3. Increase public awareness of the species and its habitat.
  4. Fill knowledge gaps on the species.

A number of conservation measures to achieve the management objective of this plan are proposed, none of which are expected to have any significant negative effect on the environment or other species.

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1. COSEWIC* Species Assessment Information

Date of Assessment: May 2003

Common Name (population): Climbing Prairie Rose

Scientific Name: Rosa setigera

COSEWIC Status: Special Concern

Reason for Designation: This is a shrub of remnant prairie habitats and clearings that is capable of also colonizing a variety of open disturbed sites within a geographically and climatically restricted region where decline in the extent and quality of habitat continues. Threats include factors such as urban expansion and intensive agricultural land use.

Canadian Occurrence: Ontario

COSEWIC Status History: Designated Special Concern in April 1986. Status re-examined and designated Threatened in May 2002. Status re-examined and designated Special Concern in May 2003.

* COSEWIC – Committee on the Status of Endangered Wildlife in Canada

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2. Species Status Information

The global conservation status for Climbing Prairie Rose (Rosa setigera) is secure[1] (G5) (NatureServe 2010). In the United States, the national conservation status is currently imperiled[2] / apparently secure[3] (N2N4) (NatureServe 2010; Appendix B). In Canada, Climbing Prairie Rose is known from the Province of Ontario where the conservation status is vulnerable[4] (S3) (NatureServe 2010). The national conservation status for Canada is vulnerable (N3) (NatureServe 2010).

Climbing Prairie Rose is listed as Special Concern[5] on Schedule 1 of the federal Species at Risk Act (SARA). In Ontario, Climbing Prairie Rose is listed as Special Concern[6] under the provincial Endangered Species Act, 2007 (ESA 2007).

The percentage of the global range found in Canada is estimated to be less than 1%. 

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3. Species Information

3.1. Species Description

Climbing Prairie Rose is a perennial, vinelike shrub in the rose family (Rosaceae). The stems can generally be described as trailing, arching or climbing and are sparsely armed with stout, curved thorns (Soper and Heimburger 1985). Arching stems that touch the ground may root at the tip to form clusters of new plants (COSEWIC 2002) and climbing stems may advance up other tall plants or trees, reaching as much as five metres in height (Woodliffe pers. comm. 2009). Leaves are alternate, deciduous, and pinnately compound (3 to 11 leaflets) (Soper and Heimburger 1985). Leaflets are usually three on flowering branches and three or five on younger or vegetative branches and the leaf margins are toothed / serrated (COSEWIC 2002). Flowers of Climbing Prairie Rose appear hermaphroditic[7], but functionally they are dioecious; with separate male and female plants (Kevan et al. 1990 cited in Ambrose 2002). Flowering occurs from late June through July (Kemp et al. 2003), with one or more terminal corymbs[8] which are generally pink, fading to white. Petals are 2 to 3 cm long, and the styles (the neck of the ovaries) are united into a single column that protrudes from the centre of the flower (COSEWIC 2002). Flowers are visited by a diversity of pollinating insects, generally bees and flies, but the species are of unknown origin. The fruit is the typical "hip" (or hypantheum) characteristic of all roses, and is firm and orange to red in colour (Gleason and Cronquist 1991; Ambrose 2002). The fruit contains hard seeds; which are likely dispersed by birds and small mammals (COSEWIC 2002).The seeds typically germinate the following spring in open or thinly vegetated fields and meadows (COSEWIC 2002).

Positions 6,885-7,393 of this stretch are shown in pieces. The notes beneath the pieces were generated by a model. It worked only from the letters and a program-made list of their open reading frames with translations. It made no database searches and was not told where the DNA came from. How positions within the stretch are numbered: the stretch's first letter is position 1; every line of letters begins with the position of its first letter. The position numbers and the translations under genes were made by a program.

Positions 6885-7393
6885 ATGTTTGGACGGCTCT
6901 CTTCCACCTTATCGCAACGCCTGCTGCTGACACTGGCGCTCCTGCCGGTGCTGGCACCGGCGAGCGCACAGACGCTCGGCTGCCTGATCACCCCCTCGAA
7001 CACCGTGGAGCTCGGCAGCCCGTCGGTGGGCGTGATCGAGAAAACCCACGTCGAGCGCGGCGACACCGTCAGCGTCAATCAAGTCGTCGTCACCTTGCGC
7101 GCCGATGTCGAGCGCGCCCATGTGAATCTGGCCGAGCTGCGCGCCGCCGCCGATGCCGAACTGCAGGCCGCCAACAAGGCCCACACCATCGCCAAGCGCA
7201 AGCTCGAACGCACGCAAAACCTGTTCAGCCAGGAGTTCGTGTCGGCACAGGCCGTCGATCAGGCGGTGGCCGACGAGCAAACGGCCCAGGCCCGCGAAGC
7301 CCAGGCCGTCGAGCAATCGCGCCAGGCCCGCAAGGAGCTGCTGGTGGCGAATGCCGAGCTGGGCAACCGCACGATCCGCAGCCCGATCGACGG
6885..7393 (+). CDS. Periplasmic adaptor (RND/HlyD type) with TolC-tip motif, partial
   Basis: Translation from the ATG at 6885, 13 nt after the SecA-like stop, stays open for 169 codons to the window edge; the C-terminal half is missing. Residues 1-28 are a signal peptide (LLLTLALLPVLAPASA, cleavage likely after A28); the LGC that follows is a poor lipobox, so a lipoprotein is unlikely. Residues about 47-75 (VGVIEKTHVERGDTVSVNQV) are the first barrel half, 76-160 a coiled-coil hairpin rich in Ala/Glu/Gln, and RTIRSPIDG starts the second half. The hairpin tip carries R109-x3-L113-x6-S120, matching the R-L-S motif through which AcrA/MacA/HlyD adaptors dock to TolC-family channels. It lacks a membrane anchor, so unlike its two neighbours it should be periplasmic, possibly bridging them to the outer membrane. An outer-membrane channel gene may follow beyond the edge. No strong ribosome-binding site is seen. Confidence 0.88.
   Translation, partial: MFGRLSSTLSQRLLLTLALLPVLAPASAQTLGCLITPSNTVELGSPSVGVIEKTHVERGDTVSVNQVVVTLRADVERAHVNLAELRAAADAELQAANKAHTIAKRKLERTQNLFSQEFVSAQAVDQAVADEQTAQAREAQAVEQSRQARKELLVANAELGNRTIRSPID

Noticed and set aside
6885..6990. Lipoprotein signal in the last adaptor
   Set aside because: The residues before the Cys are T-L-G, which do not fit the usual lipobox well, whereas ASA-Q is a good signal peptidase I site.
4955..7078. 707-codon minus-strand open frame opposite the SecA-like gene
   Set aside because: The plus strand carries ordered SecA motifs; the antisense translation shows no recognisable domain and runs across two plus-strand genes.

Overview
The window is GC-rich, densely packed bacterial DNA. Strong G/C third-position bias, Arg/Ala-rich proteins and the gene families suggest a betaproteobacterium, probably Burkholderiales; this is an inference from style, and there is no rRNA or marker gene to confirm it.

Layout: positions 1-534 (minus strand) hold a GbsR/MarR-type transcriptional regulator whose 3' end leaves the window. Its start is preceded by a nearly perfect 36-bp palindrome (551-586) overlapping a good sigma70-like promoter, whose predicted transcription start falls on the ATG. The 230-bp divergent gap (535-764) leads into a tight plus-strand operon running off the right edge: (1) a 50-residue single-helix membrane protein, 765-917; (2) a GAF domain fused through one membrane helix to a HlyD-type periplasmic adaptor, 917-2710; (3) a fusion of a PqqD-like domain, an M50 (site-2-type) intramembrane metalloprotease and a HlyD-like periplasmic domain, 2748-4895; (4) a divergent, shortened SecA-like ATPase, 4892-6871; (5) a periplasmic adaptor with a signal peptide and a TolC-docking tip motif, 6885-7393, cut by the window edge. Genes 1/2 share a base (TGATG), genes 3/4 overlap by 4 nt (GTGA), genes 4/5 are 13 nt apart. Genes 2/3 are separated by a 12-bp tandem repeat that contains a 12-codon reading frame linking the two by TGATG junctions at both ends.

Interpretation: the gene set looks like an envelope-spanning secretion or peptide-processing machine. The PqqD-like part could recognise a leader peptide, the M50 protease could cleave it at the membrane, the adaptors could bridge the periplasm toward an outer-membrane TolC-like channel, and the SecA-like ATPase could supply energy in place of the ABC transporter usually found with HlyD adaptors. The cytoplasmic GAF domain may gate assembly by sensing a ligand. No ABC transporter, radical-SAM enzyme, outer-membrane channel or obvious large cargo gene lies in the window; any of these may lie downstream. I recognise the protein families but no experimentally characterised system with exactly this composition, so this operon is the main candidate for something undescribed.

Climbing Prairie Rose is the only native climbing rose in Ontario (COSEWIC 2002), but can be difficult to distinguish from other rose species when not in flower (Oldham et al. 2003). Identification may be further complicated by varietal introductions of both native (e.g., Prickly Rose (Rosa acicularis) and exotic (e.g., Prairie Rose (Rosa arkansana)) species that have been planted and have escaped residential gardens.

3.2. Populations and Distribution

Climbing Prairie Rose occurs in central North America, from extreme southern Canada to the United States where it occurs from Michigan to outlying areas in New York and Pennsylvania, south along the western foothills of the Appalachian Mountains to Georgia and west to eastern Texas (Oldham et al. 2003; NatureServe 2010) (Figure 1; Appendix B).

Based on Natural Heritage Information Centre (NHIC) records, the current[9] Canadian distribution of Climbing Prairie Rose is limited to the Carolinian zone of southwestern Ontario (NHIC 2011; COSEWIC 2003). In this region, there are 103 known Climbing Prairie Rose element occurrences (EO)[10] (EO hereafter interchangeable with “population”) which occur primarily in Essex County, but also in the adjacent Municipality of Chatham-Kent, Lambton County and one population just across the Middlesex County line (NHIC 2011; Oldham et al. 2003) (Figure 2). There is one additional historic (1944) record for Climbing Prairie Rose from Prince Edward County in southeastern Ontario (NHIC 2011), but this population was considered an escape from cultivation and has long since been extirpated (Lewis 1958 cited in Ambrose 1986). Of the 104 known populations (including the one from Prince Edward County), 68 are considered extant (where verification of the population status has been undertaken in the past 20 years), 30 are presumed historic (where appropriate habitat is likely still present but the species has not been observed in the past 20 years), and 6 are extirpated (where appropriate habitat is not present and extensive surveys have not revealed plants) (NHIC 2011) (Figure 2). The NHIC has an assigned EO rank[11] for each of the 68 extant populations (NHIC 2011). As EO ranks are often used in prioritizing conservation planning (NHIC 2011), it is important to note that of the 68 known extant populations, 21 are considered viable[12]; 22 are considered probably not viable; and the remaining 25 have been verified as still existing, but sufficient information on the factors used to estimate viability (i.e., namely size (including population size and/or occupied area), abiotic and biotic conditions, and landscape context) of the occurrence have not yet been obtained (NatureServe 2002; NHIC 2011) (Appendix C).